OK, here’s one for all of you poets out there. To rhyme or not to rhyme, that is the question. For hundreds and hundreds of years, poets wrote poems that rhymed. But then, in the last century or so, poets began writing a different kind of poetry. It was called free verse and it pretty much got rid of the technique of using words that rhymed at the end of the poetic line. Nowadays, rhymed poetry is the exception, not the rule. The reason for this is probably that rhymed poetry is now considered a much more formal, even stuffy way of writing poetry. Often, to make a rhyme at the end of a line, you have to change the word order. The rhymes will work, but the word order may sound strange. The line of poetry doesn’t sound like anything anyone would ever say. Here’s an example:
“For on thy cheeks the glow is spread
That tints thy morning hills with red;
Thy step, -the deer’s rustling feet
Within thy woods are not more fleet;–William Cullen Bryant, “America”
Nowadays, poets who use rhyme, and use it well, write rhyming poetry that is very natural-sounding. Sometimes when you are reading rhymed poetry that is very well written, you won’t even realize that each end line rhymes. That’s because there is so much interesting content within the line or within the structure of the poem that the rhyme becomes merely a lovely addition to the poem, not the sole reason for it. Here’s an example of recent rhymed poetry which flows very naturally without a convolution, or twisting of the language:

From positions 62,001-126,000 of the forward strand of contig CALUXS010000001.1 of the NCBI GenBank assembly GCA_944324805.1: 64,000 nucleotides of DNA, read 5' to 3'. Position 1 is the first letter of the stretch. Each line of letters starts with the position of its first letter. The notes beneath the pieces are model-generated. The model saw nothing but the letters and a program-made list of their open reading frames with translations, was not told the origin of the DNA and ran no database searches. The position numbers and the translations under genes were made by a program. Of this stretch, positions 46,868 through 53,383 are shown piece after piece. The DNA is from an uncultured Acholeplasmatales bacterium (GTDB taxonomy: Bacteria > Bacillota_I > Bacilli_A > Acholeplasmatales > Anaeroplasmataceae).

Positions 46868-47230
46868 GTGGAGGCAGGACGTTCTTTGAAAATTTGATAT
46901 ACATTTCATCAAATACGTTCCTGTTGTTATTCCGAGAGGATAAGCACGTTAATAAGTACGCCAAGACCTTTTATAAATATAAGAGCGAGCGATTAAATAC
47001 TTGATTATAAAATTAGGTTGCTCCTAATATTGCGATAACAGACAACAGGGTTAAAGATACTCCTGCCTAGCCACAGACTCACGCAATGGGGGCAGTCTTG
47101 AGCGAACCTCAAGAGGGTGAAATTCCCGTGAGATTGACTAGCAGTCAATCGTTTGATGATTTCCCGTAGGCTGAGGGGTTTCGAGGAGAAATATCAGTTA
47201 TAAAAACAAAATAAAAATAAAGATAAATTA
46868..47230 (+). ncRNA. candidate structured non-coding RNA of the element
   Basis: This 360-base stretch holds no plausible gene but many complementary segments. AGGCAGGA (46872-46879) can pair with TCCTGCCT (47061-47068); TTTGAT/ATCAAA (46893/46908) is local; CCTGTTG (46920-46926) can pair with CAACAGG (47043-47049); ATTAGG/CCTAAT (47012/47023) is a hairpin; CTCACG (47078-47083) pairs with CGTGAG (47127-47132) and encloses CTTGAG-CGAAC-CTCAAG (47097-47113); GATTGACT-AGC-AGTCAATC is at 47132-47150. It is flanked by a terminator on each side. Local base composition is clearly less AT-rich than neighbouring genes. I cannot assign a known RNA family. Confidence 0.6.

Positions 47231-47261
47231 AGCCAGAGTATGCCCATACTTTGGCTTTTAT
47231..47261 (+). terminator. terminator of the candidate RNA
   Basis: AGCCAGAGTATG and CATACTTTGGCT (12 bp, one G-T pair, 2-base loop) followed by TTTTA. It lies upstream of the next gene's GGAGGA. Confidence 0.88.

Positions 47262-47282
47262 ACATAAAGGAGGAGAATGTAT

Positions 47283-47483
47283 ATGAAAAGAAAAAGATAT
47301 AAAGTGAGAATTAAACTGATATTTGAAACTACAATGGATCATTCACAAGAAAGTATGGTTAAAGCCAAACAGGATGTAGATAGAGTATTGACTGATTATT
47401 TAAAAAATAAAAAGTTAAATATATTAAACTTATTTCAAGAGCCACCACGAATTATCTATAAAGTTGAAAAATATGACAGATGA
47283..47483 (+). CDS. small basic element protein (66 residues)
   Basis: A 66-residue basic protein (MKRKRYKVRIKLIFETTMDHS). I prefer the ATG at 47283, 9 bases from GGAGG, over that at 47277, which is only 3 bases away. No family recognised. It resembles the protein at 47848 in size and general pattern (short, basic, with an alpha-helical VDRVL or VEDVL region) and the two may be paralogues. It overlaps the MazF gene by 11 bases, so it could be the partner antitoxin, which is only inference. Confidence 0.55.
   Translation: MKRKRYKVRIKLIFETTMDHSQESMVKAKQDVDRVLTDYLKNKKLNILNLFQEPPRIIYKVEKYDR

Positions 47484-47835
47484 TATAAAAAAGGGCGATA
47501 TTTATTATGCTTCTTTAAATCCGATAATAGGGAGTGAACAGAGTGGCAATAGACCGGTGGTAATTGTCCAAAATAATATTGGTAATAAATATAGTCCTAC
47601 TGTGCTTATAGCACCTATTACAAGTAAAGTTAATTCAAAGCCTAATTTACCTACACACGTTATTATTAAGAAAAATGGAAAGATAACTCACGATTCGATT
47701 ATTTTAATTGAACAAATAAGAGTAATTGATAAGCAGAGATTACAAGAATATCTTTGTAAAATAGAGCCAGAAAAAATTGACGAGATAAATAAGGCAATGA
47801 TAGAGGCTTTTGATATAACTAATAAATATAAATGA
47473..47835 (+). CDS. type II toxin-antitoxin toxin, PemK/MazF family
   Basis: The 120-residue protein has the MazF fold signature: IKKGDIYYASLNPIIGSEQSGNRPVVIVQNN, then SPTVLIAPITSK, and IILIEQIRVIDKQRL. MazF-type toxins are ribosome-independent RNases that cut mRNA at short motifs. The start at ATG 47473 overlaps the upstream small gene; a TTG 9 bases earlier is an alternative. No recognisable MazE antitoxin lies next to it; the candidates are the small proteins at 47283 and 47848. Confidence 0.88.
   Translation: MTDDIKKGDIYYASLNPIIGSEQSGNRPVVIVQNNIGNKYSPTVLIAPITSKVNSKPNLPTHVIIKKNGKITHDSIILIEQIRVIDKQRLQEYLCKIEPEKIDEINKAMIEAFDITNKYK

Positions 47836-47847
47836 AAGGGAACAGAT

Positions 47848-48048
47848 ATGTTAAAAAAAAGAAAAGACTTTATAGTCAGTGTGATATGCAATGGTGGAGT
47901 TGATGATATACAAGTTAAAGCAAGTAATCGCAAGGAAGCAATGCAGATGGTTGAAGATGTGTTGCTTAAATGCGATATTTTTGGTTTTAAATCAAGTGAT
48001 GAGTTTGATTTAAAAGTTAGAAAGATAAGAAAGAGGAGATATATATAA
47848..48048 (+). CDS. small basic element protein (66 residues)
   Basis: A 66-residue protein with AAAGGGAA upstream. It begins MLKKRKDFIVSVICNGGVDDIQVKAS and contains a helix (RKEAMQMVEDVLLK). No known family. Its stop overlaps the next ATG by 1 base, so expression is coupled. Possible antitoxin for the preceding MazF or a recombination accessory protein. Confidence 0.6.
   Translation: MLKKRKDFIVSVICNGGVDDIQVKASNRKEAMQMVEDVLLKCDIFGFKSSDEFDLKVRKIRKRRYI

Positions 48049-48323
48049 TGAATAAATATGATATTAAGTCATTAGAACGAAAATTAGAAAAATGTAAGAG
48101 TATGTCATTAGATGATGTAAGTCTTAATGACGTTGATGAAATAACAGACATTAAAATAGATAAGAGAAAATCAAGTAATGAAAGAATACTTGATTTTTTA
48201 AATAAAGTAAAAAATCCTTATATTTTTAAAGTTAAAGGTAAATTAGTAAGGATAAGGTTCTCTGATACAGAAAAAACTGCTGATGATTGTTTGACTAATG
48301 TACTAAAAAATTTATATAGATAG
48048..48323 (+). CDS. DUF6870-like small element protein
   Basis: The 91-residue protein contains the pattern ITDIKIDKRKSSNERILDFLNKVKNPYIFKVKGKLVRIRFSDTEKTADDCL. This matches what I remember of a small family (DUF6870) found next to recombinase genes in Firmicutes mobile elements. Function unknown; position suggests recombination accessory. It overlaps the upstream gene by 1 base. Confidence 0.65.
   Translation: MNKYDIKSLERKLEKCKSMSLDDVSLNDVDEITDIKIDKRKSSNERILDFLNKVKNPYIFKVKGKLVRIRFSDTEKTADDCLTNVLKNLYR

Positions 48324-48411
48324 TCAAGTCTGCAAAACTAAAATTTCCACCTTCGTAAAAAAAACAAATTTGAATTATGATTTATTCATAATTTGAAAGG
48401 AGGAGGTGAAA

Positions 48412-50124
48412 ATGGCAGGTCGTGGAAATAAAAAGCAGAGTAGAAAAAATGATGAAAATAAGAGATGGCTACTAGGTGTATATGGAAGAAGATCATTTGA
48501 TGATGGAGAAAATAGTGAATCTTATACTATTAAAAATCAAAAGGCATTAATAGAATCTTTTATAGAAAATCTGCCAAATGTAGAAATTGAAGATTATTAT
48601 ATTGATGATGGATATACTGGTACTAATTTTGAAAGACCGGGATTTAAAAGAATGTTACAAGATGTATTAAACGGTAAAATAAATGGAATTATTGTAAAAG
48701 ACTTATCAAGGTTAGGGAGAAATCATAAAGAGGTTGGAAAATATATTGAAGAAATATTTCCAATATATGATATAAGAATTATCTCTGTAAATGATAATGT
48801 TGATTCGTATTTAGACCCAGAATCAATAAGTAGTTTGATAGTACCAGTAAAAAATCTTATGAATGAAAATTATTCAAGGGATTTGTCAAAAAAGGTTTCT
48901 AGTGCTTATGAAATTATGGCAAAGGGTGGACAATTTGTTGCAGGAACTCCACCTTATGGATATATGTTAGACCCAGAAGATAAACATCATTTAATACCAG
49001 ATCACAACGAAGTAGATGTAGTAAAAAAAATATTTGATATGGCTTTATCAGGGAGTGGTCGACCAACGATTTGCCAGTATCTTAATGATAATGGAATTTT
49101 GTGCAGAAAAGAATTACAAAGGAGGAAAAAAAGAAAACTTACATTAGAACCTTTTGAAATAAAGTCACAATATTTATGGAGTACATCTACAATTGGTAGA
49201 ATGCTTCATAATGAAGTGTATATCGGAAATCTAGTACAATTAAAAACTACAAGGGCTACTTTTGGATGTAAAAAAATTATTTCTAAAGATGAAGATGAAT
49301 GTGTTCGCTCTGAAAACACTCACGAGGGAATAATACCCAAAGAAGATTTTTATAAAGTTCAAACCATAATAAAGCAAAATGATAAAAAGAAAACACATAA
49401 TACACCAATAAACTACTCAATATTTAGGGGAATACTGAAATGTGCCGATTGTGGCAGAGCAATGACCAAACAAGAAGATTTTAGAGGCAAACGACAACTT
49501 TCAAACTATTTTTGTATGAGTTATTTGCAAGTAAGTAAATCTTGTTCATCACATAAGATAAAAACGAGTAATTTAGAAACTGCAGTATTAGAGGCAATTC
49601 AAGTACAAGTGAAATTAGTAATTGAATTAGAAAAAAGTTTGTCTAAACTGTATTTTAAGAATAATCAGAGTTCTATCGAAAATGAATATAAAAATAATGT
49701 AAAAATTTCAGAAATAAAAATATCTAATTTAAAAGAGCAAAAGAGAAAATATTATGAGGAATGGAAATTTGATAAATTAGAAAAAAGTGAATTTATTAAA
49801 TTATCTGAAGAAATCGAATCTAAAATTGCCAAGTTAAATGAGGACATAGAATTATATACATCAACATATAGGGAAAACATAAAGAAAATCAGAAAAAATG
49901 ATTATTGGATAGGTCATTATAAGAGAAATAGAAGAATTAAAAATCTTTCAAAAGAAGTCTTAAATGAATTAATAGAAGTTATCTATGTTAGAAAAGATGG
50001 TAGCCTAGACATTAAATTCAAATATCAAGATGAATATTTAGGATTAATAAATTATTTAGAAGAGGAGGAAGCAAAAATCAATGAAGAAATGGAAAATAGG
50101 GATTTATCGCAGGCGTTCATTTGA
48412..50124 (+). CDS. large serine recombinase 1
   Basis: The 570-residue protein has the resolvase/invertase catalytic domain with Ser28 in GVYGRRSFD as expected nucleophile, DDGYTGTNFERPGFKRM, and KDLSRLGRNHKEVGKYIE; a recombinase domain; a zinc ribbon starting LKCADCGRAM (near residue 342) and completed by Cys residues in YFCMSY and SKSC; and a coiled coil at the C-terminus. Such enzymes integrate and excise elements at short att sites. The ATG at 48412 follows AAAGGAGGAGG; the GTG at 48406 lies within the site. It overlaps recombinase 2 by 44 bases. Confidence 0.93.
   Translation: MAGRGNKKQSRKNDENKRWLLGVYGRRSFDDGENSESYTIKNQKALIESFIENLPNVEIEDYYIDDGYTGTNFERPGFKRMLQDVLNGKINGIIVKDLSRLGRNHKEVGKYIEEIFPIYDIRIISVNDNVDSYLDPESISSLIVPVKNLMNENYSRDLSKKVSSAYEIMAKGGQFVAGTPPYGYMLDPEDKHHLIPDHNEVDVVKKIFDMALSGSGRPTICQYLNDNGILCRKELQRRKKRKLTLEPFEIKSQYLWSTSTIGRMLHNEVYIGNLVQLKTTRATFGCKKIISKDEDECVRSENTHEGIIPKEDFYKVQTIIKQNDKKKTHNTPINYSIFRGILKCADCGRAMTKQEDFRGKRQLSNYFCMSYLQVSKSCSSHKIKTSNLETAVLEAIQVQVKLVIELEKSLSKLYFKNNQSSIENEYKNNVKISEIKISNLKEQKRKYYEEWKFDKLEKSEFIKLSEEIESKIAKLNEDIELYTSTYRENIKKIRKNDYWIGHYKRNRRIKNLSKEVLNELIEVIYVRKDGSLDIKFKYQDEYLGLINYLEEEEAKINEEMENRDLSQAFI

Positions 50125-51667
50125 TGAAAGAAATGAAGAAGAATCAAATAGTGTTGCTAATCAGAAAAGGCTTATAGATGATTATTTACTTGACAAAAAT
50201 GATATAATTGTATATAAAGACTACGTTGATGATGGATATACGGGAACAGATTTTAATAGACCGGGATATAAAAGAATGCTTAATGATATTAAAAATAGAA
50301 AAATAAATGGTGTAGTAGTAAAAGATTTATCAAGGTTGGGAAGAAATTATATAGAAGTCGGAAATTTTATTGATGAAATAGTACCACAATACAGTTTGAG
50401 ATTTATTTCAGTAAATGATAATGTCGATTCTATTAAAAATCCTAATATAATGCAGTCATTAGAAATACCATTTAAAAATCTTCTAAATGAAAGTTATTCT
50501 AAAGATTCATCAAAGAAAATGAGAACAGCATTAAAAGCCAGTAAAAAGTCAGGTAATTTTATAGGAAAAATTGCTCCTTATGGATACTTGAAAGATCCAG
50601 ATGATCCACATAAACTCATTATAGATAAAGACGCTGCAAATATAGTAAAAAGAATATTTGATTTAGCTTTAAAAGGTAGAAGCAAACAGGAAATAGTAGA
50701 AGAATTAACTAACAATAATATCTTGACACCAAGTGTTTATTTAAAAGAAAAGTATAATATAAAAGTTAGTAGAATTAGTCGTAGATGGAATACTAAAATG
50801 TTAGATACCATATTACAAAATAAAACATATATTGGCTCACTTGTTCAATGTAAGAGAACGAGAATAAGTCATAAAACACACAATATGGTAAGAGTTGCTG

… first rubythroat
in the fading lilacs, alyssum in bloom,
a honeybee bumbling in the bleeding heart
on my gelding’s grave while beetles swarm
him underground. Wet feet, wet cuffs,
little flecks of buttercup on my sneaker toes,
bluets, violets crowding out the tufts
of rich new grass the horses nose…-Maxine Kumin, “Whereof the Gift is Small”

You may also notice in the first few lines of the poem, the use of off-rhyme, or words that sound alike, but don’t rhyme perfectly “throat” and “heart”, “bloom” and “swarm”. While poets don’t use rhyme in poetry as frequently as they used to, they do use lots of other techniques to make their poetry rich. We have already talked about similes, and seen how similes can be used to make poetry richer. Here’s another great example of a poetic use of simile:
A road comes up to my face and stands like a mirror
showing everything that has led me to it: a bed
soft like bruised fruit, a whole lime garden bruised
by the afternoon shade, and his book’s hard spine
breaking with the day.
-Valzhyna Mort “Island”
Join me next week, and we will talk about some of the other techniques that poets can use to enrich their poetry. Until then, I wish you richer writing.